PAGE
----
March 15, 2020
A person’s a person, no matter how small. – Dr. Seuss
Helping their child learn to use the toilet is one of those things that strikes fear into the hearts of many parents. When do we start? How do we start? What if my child refuses?
One thing parents quickly learn is that nobody can force a child to use the toilet when they don’t want to. This is how potty training sometimes becomes a battle of wills.
Amy Mulvaney, a LifeWays Early Childhood Training graduate from Song Sparrow Playgarden, has written some very sage advice for parents about toilet learning:
“Let’s talk about potty training. I hear so many parents talk about potty training like it’s something THEY have to do. ‘Oh, I’m going to start potty training next month.’ Without even noticing, this type of language suggests pressure on the child to be potty trained. Pressure does not work. In fact, it causes stress and often resistance.
“I have seen pressure backfire so many times. A child is making progress, the parents get excited and — WHAM! — the child no longer wants to use the potty. Parents get stressed, rewards or bribes start being offered, ANYTHING to get them out of diapers! It’s not fun for anyone involved.
“I have seen NO PRESSURE work 100% of the time.
“The best remedy is to make the potty available and not care IF or WHEN it happens. (I promise it will happen eventually.)
“The first thing to do is look for signs of readiness. What does that look like? Most importantly, your child needs to be willing to go on the potty whenever you ask them to use it. (Pooping on the potty can be kind of scary for a young child so take your time!) You can start practicing by making a routine out of using the potty. Start out with ONE time a day. I started with right after dinner because that is often when we were getting undressed and ready for bed. ‘It’s time to use the potty!’ (That’s a matter-of-fact statement, not a question.) If they can do that one time regularly, you can add another time, maybe when they get up in the morning, or right before you leave the house. If they’re willing to go regularly without protest, you can take the diapers off. But don’t expect them to tell you when they have to go and/or go on their own right away — this often doesn’t happen until they are around three years old. Until then, children often need reminders to use the bathroom — even better, a predictable rhythm of using the toilet at certain times. (Appropriate expectations = less pressure = less frustration.)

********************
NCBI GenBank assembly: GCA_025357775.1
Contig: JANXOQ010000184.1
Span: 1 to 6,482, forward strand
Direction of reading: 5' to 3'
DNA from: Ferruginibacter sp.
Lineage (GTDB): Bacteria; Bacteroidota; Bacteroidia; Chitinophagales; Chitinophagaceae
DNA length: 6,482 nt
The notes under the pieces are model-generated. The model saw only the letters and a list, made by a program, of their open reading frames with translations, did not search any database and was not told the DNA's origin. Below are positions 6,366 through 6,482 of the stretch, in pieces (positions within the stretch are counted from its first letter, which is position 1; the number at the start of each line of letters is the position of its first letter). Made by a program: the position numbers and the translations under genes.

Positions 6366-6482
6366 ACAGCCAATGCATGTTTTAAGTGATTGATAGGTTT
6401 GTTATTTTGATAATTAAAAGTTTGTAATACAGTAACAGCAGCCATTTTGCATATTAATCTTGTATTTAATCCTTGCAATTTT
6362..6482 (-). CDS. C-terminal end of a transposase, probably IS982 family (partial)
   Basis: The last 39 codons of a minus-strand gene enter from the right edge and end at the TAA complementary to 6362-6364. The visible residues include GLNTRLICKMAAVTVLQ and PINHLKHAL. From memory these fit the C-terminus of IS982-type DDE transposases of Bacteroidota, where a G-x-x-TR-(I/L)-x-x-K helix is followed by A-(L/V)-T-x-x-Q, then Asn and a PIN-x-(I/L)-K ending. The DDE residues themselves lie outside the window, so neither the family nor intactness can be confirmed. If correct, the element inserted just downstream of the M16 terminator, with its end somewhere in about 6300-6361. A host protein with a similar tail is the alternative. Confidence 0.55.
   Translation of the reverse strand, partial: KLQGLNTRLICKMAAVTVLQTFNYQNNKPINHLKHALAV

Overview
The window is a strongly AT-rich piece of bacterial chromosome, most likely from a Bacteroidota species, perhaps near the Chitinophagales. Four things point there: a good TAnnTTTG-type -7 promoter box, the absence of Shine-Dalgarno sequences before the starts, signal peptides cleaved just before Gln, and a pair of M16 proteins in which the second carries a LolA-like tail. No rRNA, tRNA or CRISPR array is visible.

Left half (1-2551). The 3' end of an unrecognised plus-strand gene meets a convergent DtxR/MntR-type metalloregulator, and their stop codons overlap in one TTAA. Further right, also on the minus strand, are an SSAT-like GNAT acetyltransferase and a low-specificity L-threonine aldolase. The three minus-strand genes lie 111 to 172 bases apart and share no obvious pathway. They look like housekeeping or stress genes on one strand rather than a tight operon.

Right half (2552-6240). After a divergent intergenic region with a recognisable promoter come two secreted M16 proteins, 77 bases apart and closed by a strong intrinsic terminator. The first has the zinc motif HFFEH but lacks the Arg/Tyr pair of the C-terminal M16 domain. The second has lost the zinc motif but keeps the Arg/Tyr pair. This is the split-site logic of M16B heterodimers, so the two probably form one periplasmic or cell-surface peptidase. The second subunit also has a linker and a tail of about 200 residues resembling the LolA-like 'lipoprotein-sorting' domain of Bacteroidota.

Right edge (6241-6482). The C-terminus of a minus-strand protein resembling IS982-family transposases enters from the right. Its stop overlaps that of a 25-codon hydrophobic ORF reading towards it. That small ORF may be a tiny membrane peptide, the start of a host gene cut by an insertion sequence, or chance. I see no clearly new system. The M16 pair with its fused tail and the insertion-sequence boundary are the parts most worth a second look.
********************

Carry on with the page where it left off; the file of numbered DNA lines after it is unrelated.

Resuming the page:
“When you’re ready to go diaper free-go for it! You may wish to continue diapers at night until daytime dryness is well established. This way the message is clear: We don’t wear diapers, except for bed. The child gets used to the sensation of underwear, which is much different than diapers. (I started with thick training underwear so it wasn’t so breezy;) They get used to the feeling of going on the potty and not in their pants. So many people are afraid to take their children out of the house without diapers. You would be surprised; more accidents happen at home where they’re comfortable, immersed in playing, and often squatting. When they’re out and about, they’re usually good about holding it in. But don’t forget to take them regularly if they are out of diapers just like you would let your puppy out to pee — before you get in the car; right when you get home; after lunch; before bed; and so on. If they’re new to wearing underwear, using statements like ‘it’s time to use the potty’ instead of asking them if they have to is the way to go. (They almost always say no if asked.)
“Think about getting some gear. Have an extra child-sized potty in the back of your car. Dog poop bags are super handy when they end up going poop in the car potty, as is a foldable potty seat in your backpack or bag. For the child new to toilet learning, public restrooms or even the bathroom at a friend’s house can feel scary. It’s always comforting for the child to have their own familiar potty to use.
“Also, be open to having to change their clothes. I try not to call them ‘accidents’ or have any negative feelings around them peeing or pooping in their clothes. They are learning, and this is to be expected. No big deal. I help them change as quickly as I can and be gentle about it. ‘It happens. You’re learning. All clean! Do you feel better now that you’re clean?’ If the child is older than three years old, they can change their own dirty clothing — have them do as much of the changing as they are able.
“There are a million books on this topic. But you know your child best. Drop your agenda and read their cues.”
Some helpful related posts on potty training: